When you are charged with a crime, it can sound serious – but in many cases, you will not be convicted of that crime. Ultimately, there may be plenty of reasons prosecutors will reduce or drop charges. Being charged with a crime just means that the police think you committed that crime, or that the current situation seems to fit. What the police think happened and what they can prove in court are often very different. This is where a criminal defense attorney’s role can really help you. An experienced criminal defense attorney like those at The Law Offices of John J. Zarych might be able to help get charges dropped or reduced, or beat the charges altogether.
Charges Don’t Always Fit the Facts
To convict you of a crime, police and prosecutors need to prove that your conduct violated each element of the law. Some crimes have complicated elements, and proving each element can be difficult. Sometimes, the initial situation appears worse than it was, but police and prosecutors find out later that the charges do not actually fit.
In order to charge you with a crime, police need enough evidence to show that there is “probable cause” that you committed the crime. This is not a clear level, but was defined in the NJ Superior Court case Galafaro v. Kuenstler in 1959 as “a reasonable ground of suspicion supported by circumstances sufficient to warrant an ordinarily prudent person in believing the party is guilty of the offense. It must be more than mere conjecture or unfounded suspicion.”
This means that probable cause doesn’t have a clear percentage of certainty, but is still an objective standard. Using the standard of a “reasonable person” ensures that probable cause is not defined by each individual police officer, but a uniform standard. Additionally, there need to be actual facts police can point to to justify charging you with a crime. At a preliminary hearing, police or prosecutors need to be able to prove that the facts of your case have enough probable cause to charge you with a crime. Otherwise, charges are dismissed by the judge.
When it comes to proving charges at trial, the standard is much higher. All elements of a crime must be proven “beyond a reasonable doubt” – the highest level of proof required under the law. This means that if prosecutors know that they cannot prove certain facts, they will drop charges, or charge a lesser form of the offense. For instance, in deciding between charging theft and robbery, if police can prove you stole something, but cannot prove you used force, they may reduce the robbery charge to theft.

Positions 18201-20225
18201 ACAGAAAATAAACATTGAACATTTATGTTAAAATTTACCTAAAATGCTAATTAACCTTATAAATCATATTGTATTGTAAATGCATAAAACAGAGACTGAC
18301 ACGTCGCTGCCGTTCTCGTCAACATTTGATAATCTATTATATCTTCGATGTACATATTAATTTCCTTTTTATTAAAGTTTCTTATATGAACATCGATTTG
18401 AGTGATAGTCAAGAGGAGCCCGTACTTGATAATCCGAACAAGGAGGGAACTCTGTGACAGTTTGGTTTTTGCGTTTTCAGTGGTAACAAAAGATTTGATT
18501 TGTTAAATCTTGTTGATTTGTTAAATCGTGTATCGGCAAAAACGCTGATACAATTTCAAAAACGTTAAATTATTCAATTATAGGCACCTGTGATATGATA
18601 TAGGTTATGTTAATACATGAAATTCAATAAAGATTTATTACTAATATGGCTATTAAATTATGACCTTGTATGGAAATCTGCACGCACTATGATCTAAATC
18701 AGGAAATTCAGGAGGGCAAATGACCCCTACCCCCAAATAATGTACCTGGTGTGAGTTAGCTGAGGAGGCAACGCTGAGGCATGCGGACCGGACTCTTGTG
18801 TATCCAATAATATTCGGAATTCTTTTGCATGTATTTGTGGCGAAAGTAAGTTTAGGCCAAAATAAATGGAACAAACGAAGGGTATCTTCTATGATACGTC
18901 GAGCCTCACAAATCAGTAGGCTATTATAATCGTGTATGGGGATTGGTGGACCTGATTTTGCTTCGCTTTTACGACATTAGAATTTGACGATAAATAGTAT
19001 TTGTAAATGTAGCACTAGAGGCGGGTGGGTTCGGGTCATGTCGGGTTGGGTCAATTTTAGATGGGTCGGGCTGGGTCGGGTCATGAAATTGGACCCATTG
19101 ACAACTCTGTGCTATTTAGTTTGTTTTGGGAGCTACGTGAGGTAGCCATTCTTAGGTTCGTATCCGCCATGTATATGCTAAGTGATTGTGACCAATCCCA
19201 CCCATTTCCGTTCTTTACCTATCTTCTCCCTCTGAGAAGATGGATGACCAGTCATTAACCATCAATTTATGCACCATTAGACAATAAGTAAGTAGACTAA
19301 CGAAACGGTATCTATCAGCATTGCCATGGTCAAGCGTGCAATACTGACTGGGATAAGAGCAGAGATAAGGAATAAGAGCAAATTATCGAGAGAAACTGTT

Reducing Charges as a Bargaining Tool
Often, when police charge you with a crime, they charge multiple offenses. Sometimes, the crimes go hand in hand. For instance, if you are charged with marijuana possession, you will likely be charged with possession of drug paraphernalia for any containers, wrappers, or smoking devices. Similarly, if you are charged with theft, you will likely be charged with receiving stolen property (RSP) if you still had the stolen property. Sometimes, the conduct you performed may fit under multiple crimes. For instance, starting a fight might be an assault, but it would also technically fit under some forms of disorderly conduct, a much lighter offense.
Sometimes prosecutors will drop charges in exchange for your guilty plea. Pleading guilty to a crime may seem like bad advice, but it is sometimes the best way to reduce the overall impact your crime has on your life. For instance, in a situation where the potential punishments involve a criminal record, jail time, and heavy fines, pleading to a lesser offense may save you the extra punishment.
Prosecutors may offer to drop some offenses in exchange for a plea to another crime. Alternatively, because a crime may be hard to prove or require expensive investigation, you may save the justice system time and money by pleading guilty. The offer to plead guilty may persuade prosecutors to reduce your charges.
These kinds of tools are important for the strongest criminal defense, but they are also vital to prosecutors. A plea bargain may reduce your overall sentence, even if you actually committed the crime. At the same time, it saves jurors and taxpayers time and money. Always talk to an attorney about a plea offer, so you can understand your rights.
You do have the right to a trial in any criminal charge, and the decision of whether to accept a plea or face trial is ultimately your decision – not your attorney’s. At the same time, defendants are not offered a plea deal in every case, and relying upon a plea offer is not a good strategy.
New Jersey Criminal Defense Attorneys
If you have been charged with a crime in New Jersey, it is important to see how your charges could be dropped or reduced. If you need a lawyer, consider calling the defense attorneys at The Law Offices of John J. Zarych. Call (609) 616-4956 today for a free consultation.